(see also Calvin and Missions, Part I: Theology)
The reaction to Roman Catholicism is the weakest point in Calvin’s missiology, one that needs correcting as we seek to appropriate his thought for our own day. In practice, however, Calvin exemplified great readiness to spread the gospel beyond Geneva. Refugees who fled to Geneva were trained and then sent back to their home countries. France was a particularly fruitful field, seeing the number of churches grow from 5 to over 2000 in less than 10 years. There are several particular practical means that Calvin used that blossomed into important aspects of missions in his wake.
One is the revival of language work. Instead of forcing Latin on everyone, whether they understood it or not, the reformers recovered the original languages in Greek and Hebrew, and then translated the Scriptures into vernacular languages.
Another means tied closely to this was the use of the printing press to print and disseminate literature throughout Europe. “English…Italian, Spanish, and even Greek books came from the Genevan printing presses… In this way the printing press became one of the principal missionary tools.”
A third means that fostered missions was the education and training of those who came to Geneva. They didn’t want to send unprepared men back to their home countries, so they trained them in languages and theology. In his Commentary on Acts 13:1, Calvin lays out a Biblical vision for this: “Even in our time God enriches certain churches more than others, so that they may be nurseries for propagating the teaching of the Gospel.” Indeed, Geneva became “a dynamic center or nucleus from which the vital missionary energy it generated radiated out into the world beyond.” It is important to keep in mind that Calvin’s lectures were not “ivory tower” theology lectures. “It was for missionaries in training, for envoys on furlough in Geneva and for other interested parties that Calvin’s lectures were intended; and it is in this light that they are to be read.”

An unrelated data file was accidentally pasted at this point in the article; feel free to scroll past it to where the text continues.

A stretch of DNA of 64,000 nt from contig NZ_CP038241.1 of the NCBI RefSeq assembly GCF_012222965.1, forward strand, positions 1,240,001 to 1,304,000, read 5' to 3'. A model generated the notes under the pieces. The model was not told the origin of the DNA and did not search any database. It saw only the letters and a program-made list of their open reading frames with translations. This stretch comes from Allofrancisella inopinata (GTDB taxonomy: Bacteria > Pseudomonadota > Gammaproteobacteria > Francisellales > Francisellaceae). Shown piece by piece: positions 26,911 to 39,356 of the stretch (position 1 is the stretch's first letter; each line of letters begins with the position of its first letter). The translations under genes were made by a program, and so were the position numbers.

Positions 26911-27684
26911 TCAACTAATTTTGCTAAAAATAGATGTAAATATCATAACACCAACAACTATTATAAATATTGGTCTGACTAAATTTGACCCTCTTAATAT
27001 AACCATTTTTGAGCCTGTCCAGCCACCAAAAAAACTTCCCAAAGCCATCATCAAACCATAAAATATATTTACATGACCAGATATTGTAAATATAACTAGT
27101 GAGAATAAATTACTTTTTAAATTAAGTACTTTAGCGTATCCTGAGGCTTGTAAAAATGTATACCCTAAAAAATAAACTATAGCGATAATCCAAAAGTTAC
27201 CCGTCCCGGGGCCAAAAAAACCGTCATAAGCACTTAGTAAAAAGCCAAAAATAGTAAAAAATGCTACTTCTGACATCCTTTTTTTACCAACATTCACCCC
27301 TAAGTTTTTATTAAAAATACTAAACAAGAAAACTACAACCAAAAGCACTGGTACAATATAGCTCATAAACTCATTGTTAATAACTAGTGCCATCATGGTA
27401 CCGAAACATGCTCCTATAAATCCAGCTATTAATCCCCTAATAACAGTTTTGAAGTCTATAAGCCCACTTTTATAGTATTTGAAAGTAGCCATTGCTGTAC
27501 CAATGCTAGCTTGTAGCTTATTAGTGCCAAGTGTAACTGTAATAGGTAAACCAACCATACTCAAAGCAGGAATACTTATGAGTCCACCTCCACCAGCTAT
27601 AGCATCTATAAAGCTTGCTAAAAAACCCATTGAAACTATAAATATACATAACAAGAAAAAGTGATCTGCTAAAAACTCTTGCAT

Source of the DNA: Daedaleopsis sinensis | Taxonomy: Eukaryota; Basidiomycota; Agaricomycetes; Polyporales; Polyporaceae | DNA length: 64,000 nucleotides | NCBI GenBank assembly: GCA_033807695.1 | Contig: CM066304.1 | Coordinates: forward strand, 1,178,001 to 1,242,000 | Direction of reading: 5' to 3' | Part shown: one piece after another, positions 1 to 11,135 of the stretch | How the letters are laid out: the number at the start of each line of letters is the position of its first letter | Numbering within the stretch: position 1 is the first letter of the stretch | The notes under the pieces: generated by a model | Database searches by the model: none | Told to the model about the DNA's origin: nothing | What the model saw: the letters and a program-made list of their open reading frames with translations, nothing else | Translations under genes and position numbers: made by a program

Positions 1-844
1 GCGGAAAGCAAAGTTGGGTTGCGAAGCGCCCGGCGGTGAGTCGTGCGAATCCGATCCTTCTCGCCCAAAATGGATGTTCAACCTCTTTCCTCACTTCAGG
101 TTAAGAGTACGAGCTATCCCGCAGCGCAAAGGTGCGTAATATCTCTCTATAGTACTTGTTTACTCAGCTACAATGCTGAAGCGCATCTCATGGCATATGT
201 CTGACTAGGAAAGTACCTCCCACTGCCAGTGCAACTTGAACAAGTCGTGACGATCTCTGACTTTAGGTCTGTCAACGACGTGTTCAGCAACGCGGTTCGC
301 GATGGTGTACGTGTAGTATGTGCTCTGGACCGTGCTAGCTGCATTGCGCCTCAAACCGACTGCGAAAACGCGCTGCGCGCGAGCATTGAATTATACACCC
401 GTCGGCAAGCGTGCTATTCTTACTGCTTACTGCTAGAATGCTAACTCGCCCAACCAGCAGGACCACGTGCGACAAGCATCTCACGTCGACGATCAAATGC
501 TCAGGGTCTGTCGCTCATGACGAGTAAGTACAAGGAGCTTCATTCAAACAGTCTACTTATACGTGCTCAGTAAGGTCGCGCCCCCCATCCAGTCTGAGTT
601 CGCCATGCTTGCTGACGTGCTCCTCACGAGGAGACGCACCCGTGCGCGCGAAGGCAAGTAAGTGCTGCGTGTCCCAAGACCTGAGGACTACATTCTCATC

All of these elements show up later in the lives of men like Eliot, Edwards and Carey, and those who followed after them. The necessity of the use of means; the need for earnest prayer; translation work; printing; education: all of these elements are beginning to blossom in Calvin’s Geneva, both in teaching and practice. While we would want to think more carefully about “apostolic cessationism” and its tie to the missionary mandate, we would do well do draw from the riches of Calvin’s thought and example in missions.
 W. Stanford Reid, “Calvin’s Geneva: A Missionary Centre,” Reformed Theological Review 42 (Sept.-Dec. 1983), 68.
 Calvin, Acts 1–13, 351.
 Philip E. Hughes, “John Calvin: Director of Missions, “in The Heritage of John Calvin: Heritage Hall Lectures 1960–1970, ed. John H Bratt (Grand Rapids: Eerdmans, 1973), 45.
 Pete Wilcox, “Evangelisation in the Thought and Practice of John Calvin,” Anvil: An Anglican Evangelical Journal for Theology and Mission 12 (1995), 202.